Music, much like the stock market, has cycles. There will be boom periods in which local, independent artists will have a grip on the local hostelries. Personally, I am having a whale of a time carousing in the funk rock wave currently cresting the North. With stalwarts such as Valium garnering their own buzz, the debut track from Bangor five- piece Aeons has been on repeat ever since I was able to grab on to it.
The quintet’s first effort ‘Welcome to the Land’, a four minute rhythmic romp, sees a group positively dripping in potential. Proceedings open with a spaced out riff that gives way to a jazz rock inspired fill that would have the coldest of hearts vibing in time. Then comes the real treat – vocalist Erin Cooke is a supreme talent, whose delivery is reminiscent of the effortless flow and glide of Californication era Red Hot Chilli Peppers. A breath of fresh air, ‘Welcome to the Land’ has an inherit coolness that belies its sophistication. And like all great complex numbers, it sounds deceptively simple – the careful Jenga blocks of thick bass lines, refreshing keys, lavender croon and airy riffs are a potent combination.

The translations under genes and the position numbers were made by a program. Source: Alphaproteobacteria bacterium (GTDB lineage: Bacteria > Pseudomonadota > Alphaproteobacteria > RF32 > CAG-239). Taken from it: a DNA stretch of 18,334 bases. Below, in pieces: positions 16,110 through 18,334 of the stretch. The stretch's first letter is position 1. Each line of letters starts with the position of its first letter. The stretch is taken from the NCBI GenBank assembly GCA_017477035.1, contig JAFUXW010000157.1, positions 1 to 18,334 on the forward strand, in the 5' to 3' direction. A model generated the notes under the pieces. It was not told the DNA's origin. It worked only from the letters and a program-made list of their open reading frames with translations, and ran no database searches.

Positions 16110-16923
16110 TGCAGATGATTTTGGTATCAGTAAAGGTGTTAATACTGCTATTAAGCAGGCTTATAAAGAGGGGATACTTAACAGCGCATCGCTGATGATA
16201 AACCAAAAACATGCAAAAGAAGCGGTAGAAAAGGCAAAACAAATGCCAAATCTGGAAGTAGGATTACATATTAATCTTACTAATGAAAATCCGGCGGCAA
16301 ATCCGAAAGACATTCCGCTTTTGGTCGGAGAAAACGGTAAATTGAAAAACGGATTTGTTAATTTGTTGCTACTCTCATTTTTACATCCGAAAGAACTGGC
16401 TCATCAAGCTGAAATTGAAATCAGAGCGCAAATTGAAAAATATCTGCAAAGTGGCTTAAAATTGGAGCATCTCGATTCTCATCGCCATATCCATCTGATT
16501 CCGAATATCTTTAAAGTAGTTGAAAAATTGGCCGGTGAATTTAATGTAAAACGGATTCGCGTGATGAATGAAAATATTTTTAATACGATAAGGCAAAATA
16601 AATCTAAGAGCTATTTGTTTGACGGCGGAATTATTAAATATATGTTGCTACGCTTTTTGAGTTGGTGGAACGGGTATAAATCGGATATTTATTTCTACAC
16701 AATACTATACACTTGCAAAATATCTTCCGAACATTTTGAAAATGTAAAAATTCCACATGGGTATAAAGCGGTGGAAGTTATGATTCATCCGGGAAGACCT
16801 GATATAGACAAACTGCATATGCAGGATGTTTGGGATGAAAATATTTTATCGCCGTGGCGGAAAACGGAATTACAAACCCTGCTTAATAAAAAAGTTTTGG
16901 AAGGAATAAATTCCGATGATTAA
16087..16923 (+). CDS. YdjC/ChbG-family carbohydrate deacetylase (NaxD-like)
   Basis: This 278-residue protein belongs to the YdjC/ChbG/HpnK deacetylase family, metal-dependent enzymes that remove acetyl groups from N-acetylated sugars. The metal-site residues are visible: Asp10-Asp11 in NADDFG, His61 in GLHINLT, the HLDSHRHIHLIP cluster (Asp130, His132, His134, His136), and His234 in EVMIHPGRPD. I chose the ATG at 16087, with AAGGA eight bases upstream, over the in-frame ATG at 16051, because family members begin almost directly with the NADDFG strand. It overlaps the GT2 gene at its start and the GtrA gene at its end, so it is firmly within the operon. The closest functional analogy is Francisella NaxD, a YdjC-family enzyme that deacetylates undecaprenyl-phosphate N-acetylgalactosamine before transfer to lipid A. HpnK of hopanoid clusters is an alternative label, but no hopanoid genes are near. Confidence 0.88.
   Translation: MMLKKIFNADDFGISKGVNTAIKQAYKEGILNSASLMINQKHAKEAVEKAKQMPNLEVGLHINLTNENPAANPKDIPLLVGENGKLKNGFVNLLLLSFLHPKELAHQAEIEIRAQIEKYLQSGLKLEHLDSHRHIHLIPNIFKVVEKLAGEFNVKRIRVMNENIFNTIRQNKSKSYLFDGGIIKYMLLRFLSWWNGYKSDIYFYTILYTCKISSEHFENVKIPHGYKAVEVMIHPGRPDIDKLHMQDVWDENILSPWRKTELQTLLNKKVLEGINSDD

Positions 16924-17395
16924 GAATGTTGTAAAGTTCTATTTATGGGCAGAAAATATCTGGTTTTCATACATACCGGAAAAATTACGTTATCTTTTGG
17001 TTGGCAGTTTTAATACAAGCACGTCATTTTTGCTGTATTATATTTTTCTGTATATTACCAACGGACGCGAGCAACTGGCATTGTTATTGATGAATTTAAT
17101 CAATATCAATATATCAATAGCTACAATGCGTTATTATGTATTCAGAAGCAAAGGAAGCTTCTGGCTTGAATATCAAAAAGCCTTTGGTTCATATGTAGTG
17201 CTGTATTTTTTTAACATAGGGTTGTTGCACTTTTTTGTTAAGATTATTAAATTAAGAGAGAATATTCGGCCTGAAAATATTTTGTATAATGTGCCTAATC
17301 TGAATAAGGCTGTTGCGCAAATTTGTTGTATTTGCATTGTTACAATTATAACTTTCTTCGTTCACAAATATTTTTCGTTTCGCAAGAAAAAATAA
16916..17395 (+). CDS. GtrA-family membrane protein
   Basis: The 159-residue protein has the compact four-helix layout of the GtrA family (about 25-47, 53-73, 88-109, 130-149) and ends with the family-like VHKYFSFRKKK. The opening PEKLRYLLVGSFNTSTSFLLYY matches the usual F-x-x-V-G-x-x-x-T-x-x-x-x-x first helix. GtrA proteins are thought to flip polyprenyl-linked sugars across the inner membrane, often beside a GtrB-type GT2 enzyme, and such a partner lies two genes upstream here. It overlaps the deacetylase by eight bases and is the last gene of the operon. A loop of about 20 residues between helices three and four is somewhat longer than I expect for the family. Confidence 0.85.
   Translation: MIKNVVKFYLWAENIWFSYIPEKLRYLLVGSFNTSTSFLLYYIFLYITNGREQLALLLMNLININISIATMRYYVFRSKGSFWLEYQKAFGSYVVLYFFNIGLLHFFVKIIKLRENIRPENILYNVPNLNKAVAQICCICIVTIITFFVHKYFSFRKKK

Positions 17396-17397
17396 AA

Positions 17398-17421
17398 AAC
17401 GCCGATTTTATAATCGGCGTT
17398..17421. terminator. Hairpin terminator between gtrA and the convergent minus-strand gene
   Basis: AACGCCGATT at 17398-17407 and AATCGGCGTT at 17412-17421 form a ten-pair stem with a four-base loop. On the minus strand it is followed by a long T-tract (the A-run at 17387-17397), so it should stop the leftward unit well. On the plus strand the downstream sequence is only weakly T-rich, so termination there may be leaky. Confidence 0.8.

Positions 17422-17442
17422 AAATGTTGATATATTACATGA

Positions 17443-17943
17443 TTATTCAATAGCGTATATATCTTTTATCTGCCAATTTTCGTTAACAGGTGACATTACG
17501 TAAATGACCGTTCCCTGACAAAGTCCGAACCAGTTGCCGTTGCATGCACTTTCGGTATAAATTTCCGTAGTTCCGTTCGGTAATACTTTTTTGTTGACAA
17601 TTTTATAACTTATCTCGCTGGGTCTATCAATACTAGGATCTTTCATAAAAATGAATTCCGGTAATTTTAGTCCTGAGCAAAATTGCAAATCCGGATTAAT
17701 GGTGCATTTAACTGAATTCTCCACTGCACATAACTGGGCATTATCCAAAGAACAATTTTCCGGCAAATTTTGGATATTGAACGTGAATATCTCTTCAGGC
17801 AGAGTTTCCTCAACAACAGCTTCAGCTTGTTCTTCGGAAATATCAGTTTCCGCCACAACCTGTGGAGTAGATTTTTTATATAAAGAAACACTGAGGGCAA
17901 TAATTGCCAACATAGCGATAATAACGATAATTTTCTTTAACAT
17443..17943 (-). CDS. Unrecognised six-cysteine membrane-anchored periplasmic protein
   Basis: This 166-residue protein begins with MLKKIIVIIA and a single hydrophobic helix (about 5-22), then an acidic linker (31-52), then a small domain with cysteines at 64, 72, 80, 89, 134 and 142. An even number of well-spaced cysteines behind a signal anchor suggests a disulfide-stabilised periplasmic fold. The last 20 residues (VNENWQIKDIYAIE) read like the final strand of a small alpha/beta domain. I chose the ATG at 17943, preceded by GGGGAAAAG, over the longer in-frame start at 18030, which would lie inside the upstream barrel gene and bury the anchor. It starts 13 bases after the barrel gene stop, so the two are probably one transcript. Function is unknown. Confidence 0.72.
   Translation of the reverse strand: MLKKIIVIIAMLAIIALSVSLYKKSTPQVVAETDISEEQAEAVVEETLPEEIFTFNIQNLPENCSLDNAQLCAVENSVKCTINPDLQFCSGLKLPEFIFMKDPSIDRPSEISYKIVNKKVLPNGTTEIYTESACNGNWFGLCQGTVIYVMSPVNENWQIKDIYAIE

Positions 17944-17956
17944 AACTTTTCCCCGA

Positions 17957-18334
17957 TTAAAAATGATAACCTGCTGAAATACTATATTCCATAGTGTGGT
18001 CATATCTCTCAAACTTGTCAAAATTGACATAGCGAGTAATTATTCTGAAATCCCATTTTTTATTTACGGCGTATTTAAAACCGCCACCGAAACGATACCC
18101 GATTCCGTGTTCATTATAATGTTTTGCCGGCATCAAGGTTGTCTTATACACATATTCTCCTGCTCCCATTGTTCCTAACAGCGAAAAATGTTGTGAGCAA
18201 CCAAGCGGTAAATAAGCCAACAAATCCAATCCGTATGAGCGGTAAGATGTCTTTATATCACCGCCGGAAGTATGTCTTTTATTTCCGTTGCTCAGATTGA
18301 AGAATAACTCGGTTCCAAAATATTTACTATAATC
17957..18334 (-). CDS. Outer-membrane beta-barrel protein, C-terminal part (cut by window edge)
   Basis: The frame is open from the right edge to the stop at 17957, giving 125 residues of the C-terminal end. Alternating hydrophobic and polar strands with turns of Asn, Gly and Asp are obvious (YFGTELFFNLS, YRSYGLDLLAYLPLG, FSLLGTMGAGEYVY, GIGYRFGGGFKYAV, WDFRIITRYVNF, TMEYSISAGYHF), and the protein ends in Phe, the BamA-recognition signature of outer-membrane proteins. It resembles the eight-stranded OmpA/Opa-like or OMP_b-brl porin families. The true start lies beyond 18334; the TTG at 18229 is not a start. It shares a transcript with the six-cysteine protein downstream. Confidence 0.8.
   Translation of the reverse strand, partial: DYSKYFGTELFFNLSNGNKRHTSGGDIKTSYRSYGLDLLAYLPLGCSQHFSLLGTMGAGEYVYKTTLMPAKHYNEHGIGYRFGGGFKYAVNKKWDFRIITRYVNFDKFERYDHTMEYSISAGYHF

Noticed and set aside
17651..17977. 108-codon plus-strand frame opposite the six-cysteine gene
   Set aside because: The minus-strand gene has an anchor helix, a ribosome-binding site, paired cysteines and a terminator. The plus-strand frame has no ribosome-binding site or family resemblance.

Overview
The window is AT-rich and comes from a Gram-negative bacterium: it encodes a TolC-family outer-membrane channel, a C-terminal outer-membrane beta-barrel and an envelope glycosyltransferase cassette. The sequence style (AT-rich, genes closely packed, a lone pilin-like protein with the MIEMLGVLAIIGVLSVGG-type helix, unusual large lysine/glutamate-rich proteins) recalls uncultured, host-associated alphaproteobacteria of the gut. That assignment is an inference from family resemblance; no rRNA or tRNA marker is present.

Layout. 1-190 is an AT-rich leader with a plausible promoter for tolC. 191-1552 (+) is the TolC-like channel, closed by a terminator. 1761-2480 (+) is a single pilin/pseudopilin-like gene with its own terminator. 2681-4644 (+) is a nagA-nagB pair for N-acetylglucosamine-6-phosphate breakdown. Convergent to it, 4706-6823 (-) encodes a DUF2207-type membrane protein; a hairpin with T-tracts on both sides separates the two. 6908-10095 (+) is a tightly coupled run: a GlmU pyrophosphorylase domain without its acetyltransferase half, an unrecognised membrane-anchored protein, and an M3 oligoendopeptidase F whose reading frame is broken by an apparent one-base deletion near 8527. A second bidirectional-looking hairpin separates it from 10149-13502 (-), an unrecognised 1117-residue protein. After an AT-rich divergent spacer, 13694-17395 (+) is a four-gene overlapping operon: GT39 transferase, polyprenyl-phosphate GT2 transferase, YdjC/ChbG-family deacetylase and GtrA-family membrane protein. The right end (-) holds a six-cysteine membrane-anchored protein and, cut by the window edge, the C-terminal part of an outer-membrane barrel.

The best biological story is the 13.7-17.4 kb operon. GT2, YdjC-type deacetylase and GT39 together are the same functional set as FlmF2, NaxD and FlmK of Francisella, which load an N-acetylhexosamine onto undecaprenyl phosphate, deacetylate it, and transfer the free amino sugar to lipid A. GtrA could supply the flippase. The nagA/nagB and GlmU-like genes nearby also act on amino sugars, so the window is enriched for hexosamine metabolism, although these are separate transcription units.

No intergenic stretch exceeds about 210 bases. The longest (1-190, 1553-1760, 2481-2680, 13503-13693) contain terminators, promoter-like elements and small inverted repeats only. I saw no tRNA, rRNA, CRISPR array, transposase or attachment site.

Indeed, both the instrumental and lyrical compositions of the track are lacking in any obvious holes. As Cooke spits her way through a series of free style verses that seem to positively revel in their own absurdity – the second verse begins with the line “Welcome to the land, the land with the beasts, all the creepy crawlies, the eight legged freaks” before a series of wavy vocalisations slink forth – a delicate carpet of keys and jazzy drum fills paves the ground in front of her, keeping her sure footed and directed. A rare tune that has a unique sense of self and a critical awareness of its strengths, Aeons put their best foot forward with their debut.